Assisted suicide compared with refusal of treatment: A valid distinction?

Franklin G. Miller, Joseph J. Fins, Lois Snyder

Research output: Contribution to journalReview articlepeer-review

36 Scopus citations


The continuing debate over the deeply controversial issue of physician- assisted suicide has been complicated by confusion about how this practice resembles or differs from refusal of life-sustaining treatment. Perspectives on ethics and policy hinge on the contested issue of whether a valid distinction can be made between assisted suicide and withdrawal of treatment. This paper uses three illustrative cases to examine leading arguments for and against the recognition of a fundamental distinction between these practices. The first case involves assisted suicide by ingestion of prescribed barbiturates, the second involves withdrawal of artificial nutrition and hydration, and the third involves a decision to stop eating and drinking. On theoretical and practical grounds, this paper defends the position that there is a valid distinction between assisted suicide and refusal of treatment.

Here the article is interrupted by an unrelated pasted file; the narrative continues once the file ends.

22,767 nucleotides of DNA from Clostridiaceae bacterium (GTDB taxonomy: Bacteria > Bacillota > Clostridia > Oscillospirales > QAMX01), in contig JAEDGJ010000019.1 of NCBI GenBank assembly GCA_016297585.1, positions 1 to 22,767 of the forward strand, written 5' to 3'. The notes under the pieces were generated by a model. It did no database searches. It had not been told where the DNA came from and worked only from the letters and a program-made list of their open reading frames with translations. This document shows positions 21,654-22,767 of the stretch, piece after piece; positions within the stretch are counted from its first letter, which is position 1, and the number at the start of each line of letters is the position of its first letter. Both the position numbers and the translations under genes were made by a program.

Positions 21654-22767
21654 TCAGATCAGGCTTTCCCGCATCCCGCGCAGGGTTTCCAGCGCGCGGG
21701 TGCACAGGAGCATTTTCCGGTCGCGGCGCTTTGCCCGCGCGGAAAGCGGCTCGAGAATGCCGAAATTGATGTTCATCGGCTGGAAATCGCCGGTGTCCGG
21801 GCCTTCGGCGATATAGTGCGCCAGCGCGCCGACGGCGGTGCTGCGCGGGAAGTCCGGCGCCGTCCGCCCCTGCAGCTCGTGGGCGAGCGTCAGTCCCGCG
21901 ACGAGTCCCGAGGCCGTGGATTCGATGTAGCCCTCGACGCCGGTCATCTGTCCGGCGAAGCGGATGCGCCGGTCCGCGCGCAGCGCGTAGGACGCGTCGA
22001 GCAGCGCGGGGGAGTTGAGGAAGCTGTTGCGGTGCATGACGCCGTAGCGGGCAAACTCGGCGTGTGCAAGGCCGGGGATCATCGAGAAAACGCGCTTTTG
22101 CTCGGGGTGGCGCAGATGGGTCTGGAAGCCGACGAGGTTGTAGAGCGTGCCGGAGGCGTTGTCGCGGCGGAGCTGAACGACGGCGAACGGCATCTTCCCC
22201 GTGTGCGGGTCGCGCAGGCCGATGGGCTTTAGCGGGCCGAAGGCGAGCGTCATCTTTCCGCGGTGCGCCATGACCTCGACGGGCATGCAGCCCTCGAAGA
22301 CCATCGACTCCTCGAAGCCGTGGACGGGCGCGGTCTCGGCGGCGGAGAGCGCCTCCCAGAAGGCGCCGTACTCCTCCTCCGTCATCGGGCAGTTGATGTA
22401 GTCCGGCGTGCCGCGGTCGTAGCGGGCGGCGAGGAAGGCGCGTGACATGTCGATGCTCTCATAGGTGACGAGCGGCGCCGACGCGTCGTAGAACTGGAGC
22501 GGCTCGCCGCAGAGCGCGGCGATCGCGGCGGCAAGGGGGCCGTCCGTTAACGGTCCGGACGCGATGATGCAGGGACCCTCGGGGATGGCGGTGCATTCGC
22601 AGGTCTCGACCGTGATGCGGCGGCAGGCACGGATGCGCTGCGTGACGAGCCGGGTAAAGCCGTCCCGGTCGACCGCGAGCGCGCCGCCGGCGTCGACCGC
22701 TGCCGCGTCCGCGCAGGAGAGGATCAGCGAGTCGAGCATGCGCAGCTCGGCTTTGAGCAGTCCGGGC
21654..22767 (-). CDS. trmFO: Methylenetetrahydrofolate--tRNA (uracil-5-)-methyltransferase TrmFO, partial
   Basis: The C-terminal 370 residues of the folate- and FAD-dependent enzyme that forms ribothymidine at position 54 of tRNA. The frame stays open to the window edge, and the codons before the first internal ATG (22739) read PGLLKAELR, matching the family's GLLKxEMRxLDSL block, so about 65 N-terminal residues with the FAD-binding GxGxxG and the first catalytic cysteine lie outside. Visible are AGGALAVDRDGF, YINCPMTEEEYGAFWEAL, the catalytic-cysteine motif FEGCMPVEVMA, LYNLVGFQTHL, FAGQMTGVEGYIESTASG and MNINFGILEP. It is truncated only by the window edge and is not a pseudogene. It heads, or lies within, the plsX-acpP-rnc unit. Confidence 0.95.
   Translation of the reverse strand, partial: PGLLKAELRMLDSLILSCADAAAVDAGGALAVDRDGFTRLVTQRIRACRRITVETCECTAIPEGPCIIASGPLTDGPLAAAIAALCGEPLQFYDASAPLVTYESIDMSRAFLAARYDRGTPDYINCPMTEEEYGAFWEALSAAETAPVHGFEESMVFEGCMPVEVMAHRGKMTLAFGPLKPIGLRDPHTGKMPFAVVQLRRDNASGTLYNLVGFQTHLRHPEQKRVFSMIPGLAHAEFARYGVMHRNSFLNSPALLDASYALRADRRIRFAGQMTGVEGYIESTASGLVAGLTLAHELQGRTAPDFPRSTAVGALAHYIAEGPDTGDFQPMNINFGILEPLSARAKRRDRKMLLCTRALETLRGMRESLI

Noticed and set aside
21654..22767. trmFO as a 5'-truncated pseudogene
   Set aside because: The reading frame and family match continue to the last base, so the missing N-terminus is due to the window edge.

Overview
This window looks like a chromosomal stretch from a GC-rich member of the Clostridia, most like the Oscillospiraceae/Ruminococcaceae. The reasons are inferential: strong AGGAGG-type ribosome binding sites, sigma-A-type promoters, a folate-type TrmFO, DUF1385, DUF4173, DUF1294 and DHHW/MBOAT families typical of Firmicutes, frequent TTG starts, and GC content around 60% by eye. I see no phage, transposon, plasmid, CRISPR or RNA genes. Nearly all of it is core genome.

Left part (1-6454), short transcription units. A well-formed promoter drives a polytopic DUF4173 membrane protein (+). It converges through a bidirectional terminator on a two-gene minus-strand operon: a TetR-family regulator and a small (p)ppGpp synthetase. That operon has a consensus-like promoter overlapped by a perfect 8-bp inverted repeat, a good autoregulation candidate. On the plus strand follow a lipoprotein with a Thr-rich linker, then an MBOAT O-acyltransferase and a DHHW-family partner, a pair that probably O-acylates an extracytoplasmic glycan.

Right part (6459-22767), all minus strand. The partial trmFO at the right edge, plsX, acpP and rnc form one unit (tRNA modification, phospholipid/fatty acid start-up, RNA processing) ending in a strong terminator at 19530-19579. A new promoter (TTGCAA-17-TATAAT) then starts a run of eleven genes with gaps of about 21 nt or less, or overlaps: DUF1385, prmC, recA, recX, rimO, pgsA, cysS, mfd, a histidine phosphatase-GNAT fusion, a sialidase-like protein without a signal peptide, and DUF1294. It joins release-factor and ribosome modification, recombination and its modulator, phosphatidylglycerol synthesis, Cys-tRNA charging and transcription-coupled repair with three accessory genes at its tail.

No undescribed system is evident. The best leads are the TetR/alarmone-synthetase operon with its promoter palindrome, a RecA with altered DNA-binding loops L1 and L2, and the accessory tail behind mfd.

Original languageEnglish (US)
Pages (from-to)470-475
Number of pages6
JournalAnnals of Internal Medicine
Issue number6
StatePublished - Mar 21 2000

ASJC Scopus subject areas

  • Internal Medicine


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